This round-format Fotal miniature camera is resplendent in a fine red leather finish and can be worn around the neck. It shoots 10 exposures of special 16mm film and features an E. Rau Wetzlar Anastigmat Optar 2.8/20mm lens. A featured lot in Auction Team Breker’s Science and Technology, Mechanical Museum, Photography and Film sale scheduled for Saturday, May 11, the house notes that less than 100 examples of the Fotal were ever produced. Accordingly, the camera is estimated at €7,000-€9,000 ($7,500-$9,500).

Carl Rungius, ‘The Old Man of the Mountains’

Carl Rungius, ‘The Old Man of the Mountains,’ estimated at $120,000-$180,000 at Doyle New York May 15.
Carl Rungius, ‘The Old Man of the Mountains,’ estimated at $120,000-$180,000 at Doyle New York May 15.

NEW YORK – One of the leading American wildlife artists of the 20th century, Carl Rungius (1869-1959) was actually born in Germany and studied at the Berlin Art Academy in the late 1880s. His first trip to the United States in 1894 was at the invitation of his uncle, Clemens Fulda, to hunt moose. On his second trip he visited Wyoming, where he stalked big game for inspiration in later works. That trip convinced him to emigrate to the States, which he did in 1896.

As a Realist, Rungius’ art was almost photographic in quality. He depicted his subjects in their natural environments, and he focused solely on big game, with the moose being a favorite subject matter.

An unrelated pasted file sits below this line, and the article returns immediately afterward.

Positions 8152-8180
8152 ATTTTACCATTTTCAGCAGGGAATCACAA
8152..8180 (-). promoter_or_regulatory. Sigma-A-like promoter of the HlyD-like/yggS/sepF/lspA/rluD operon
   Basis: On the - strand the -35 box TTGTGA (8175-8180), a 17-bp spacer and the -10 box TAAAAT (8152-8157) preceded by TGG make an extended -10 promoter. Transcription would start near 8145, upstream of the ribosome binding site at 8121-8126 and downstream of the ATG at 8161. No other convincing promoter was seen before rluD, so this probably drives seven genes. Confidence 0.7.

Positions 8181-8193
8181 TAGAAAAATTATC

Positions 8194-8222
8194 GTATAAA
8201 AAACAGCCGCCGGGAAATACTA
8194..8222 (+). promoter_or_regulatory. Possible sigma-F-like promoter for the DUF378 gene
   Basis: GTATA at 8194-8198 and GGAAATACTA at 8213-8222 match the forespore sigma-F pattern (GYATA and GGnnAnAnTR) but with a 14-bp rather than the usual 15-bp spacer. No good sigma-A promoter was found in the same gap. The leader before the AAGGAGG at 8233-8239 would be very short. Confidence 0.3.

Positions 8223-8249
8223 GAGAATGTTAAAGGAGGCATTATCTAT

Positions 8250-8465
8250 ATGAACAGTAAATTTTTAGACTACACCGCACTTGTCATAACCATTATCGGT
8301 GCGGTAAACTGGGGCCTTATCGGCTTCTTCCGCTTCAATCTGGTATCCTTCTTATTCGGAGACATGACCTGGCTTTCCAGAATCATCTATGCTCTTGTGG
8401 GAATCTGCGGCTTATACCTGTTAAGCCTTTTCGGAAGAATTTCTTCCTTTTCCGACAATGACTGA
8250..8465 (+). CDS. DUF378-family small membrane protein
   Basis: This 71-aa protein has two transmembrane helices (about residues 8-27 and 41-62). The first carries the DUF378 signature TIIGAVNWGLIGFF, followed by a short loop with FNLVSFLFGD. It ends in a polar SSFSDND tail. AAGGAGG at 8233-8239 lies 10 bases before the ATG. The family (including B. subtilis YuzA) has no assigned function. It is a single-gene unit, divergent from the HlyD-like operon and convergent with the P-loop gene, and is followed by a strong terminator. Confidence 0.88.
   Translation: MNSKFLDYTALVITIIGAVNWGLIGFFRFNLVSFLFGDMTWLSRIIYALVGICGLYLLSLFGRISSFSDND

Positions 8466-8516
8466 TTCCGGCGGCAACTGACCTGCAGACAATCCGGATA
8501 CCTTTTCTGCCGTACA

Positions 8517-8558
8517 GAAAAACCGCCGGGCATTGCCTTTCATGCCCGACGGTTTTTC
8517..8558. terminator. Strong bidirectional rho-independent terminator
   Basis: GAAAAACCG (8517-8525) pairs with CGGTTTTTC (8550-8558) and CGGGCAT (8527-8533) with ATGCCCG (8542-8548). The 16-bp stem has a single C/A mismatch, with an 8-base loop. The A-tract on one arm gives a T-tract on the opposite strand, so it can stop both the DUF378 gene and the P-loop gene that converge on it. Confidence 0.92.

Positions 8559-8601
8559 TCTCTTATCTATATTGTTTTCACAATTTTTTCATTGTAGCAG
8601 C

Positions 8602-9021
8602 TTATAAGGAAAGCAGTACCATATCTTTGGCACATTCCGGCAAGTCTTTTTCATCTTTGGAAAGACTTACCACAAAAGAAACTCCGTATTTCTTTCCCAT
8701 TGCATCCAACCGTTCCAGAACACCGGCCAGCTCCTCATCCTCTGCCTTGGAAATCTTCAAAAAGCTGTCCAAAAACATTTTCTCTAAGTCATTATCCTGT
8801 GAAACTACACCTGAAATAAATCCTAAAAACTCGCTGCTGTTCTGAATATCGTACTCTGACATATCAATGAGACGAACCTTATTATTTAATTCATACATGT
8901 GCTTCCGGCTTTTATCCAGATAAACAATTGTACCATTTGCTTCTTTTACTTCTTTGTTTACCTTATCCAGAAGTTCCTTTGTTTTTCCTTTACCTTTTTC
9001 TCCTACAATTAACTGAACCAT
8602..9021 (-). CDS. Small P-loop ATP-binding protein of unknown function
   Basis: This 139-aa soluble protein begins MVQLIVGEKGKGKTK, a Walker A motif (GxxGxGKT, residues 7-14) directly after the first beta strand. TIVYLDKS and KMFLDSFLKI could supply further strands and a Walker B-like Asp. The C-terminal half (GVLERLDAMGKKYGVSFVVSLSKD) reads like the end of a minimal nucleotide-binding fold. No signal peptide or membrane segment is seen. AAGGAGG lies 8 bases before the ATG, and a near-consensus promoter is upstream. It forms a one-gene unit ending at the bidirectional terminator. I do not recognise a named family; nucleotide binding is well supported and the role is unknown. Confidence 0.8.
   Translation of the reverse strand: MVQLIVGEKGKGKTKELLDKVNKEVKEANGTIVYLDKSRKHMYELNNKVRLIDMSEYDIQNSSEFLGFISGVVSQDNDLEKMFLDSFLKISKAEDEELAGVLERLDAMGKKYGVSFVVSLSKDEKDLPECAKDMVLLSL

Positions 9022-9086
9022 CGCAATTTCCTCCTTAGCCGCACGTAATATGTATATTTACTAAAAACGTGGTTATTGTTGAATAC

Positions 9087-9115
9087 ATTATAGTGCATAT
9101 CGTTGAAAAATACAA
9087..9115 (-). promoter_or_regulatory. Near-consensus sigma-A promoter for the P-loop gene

Doyle New York presents a particularly interesting Rungius oil on canvas in its 160-lot Estate of Bartlett Burnap sale, scheduled for Wednesday, May 15. Burnap was an avid sportsman and and collector, and one of the stars of his collection is Rungius’ The Old Man of the Mountains, a 30.25 by 45in work featuring a mountain bear overlooking a mountainous terrain. What makes it so striking is its soft focus and lack of trademark realism so commonly associated with his body of work. The painting was originally in the collection of Cornelius Vanderbilt Whitney, and was sold at Sotheby’s in 1993, where Burnap purchased it. The Old Man of the Mountains returns to market with a strong $120,000-$180,000 estimate.

Silver Edwardian Wine Cistern by Garrard & Co.

Silver Edwardian wine cistern by Garrard & Co. of London, estimated at $100,000-$150,000 at Heritage Auctions on May 16.
Silver Edwardian wine cistern by Garrard & Co. of London, estimated at $100,000-$150,000 at Heritage Auctions on May 16.

DALLAS – Almost 3ft (90cm) wide and weighing a massive 710 ounces, this 1903 Edwardian wine cistern is marked for Garrard & Co. of London. The exuberant design, featuring a Bacchanale scene in high relief and the British royal coat of arms on the front and the back, recalls the work of sculptor Edmund Cotterill (1794-1860), the head of Garrard’s design department in its Victorian pomp.

Although evidently an important aristocratic commission or diplomatic gift, its early history is unknown. It is first recorded on American soil in the 1950s, when it was used as a horse racing trophy in Detroit (a plaque on the wood pedestal reads ‘The Michigan Mile September 21, 1957, won by My Night Out, owner DH Wells’) and it was later displayed at the Churchill Downs racing complex in Kentucky. 

It will be the headline lot in Heritage AuctionsFine Silver & Objects of Vertu Auction on Thursday, May 16. The estimate is $100,000-$150,000.